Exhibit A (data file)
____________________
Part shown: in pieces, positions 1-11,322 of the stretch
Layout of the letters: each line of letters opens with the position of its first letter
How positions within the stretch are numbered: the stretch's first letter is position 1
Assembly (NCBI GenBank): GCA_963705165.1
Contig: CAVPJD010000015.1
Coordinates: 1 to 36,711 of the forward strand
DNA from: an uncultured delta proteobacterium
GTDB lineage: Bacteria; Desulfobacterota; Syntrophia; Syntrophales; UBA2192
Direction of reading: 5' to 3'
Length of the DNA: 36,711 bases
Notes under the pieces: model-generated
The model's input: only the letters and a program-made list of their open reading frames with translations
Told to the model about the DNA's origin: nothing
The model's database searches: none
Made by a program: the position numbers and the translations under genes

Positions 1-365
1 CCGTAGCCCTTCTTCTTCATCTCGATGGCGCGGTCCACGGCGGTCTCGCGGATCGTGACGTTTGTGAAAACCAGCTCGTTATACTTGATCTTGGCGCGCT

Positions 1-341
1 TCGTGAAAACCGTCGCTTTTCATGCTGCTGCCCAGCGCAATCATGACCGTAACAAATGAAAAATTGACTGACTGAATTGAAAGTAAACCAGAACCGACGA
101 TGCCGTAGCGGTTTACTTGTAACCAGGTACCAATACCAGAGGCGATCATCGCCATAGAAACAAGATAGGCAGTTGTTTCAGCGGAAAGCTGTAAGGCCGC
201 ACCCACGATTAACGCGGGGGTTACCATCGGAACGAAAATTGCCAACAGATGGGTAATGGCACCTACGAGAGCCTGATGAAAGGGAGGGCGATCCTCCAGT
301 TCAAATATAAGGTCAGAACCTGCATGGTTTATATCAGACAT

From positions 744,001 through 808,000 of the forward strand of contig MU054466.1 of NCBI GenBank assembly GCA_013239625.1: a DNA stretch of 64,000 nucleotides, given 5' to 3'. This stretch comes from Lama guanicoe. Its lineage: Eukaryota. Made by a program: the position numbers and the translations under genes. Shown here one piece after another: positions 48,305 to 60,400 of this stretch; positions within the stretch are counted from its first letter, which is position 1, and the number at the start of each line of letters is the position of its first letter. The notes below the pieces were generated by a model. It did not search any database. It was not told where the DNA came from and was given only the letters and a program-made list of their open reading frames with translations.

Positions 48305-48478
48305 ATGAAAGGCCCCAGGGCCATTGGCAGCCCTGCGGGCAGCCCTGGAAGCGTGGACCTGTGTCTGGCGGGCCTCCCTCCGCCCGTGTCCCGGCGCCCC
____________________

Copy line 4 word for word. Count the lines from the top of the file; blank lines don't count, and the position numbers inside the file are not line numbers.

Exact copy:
Assembly (NCBI GenBank): GCA_963705165.1